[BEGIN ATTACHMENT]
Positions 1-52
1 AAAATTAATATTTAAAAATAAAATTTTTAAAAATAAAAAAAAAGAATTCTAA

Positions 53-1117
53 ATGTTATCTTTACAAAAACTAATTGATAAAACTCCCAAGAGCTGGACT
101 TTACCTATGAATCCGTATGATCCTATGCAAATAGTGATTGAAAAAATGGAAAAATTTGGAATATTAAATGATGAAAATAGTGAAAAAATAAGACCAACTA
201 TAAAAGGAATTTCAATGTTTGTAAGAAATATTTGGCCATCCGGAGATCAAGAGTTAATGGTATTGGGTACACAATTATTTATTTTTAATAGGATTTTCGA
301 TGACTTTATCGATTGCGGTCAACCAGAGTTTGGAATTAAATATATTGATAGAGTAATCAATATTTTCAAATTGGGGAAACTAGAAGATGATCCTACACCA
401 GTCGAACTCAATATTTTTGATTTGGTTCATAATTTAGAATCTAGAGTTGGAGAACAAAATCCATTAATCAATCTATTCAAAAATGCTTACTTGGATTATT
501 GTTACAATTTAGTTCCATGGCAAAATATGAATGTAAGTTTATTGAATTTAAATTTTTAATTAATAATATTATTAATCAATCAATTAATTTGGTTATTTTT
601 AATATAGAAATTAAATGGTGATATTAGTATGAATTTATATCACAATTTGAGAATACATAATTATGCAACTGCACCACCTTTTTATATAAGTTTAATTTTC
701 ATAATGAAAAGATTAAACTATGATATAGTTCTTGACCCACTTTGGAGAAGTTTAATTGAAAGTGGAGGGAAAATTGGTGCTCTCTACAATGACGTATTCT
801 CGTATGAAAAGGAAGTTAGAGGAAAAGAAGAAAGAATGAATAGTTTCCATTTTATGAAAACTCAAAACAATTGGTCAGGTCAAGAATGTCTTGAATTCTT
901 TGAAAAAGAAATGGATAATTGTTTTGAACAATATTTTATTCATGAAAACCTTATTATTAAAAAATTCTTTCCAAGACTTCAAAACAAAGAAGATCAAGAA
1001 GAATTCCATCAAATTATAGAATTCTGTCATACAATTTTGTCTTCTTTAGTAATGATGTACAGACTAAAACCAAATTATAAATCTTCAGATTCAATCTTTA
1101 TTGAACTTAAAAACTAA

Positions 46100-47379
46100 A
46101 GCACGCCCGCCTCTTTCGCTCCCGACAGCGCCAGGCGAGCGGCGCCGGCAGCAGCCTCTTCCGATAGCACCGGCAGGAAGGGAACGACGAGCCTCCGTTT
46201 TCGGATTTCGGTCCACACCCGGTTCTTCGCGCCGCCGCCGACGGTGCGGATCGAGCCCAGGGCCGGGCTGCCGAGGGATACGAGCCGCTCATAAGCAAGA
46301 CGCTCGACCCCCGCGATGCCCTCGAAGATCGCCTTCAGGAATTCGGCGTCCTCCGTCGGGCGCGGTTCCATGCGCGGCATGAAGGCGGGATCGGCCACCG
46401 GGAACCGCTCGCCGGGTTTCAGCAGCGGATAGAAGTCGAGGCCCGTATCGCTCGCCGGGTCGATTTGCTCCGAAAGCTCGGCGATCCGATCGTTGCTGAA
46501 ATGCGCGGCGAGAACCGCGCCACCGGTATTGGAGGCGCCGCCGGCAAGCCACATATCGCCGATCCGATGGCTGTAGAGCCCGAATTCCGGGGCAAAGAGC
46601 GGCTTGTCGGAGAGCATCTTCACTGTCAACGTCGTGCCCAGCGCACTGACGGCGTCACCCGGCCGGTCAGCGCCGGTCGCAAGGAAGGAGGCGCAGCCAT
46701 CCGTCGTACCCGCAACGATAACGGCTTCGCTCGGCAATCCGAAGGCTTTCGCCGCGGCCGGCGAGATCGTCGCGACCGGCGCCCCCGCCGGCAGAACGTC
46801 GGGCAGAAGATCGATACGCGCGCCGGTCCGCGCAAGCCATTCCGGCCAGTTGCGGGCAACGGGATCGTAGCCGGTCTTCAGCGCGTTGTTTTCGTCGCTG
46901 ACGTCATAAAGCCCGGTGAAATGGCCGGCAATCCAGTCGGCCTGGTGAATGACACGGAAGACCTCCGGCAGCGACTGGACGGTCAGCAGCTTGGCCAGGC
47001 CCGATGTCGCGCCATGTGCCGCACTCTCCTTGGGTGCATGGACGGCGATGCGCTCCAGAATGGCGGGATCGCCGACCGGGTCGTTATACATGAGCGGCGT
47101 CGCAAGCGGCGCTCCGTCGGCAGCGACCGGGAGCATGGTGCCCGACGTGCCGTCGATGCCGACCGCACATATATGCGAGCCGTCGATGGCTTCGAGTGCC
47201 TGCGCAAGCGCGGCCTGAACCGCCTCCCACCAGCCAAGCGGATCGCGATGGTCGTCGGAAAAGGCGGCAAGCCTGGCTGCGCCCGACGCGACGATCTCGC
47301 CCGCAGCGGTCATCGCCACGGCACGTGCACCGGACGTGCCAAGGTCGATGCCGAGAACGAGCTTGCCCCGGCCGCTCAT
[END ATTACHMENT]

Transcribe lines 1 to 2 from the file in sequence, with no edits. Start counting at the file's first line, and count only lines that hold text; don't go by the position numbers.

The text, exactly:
Positions 1-52
1 AAAATTAATATTTAAAAATAAAATTTTTAAAAATAAAAAAAAAGAATTCTAA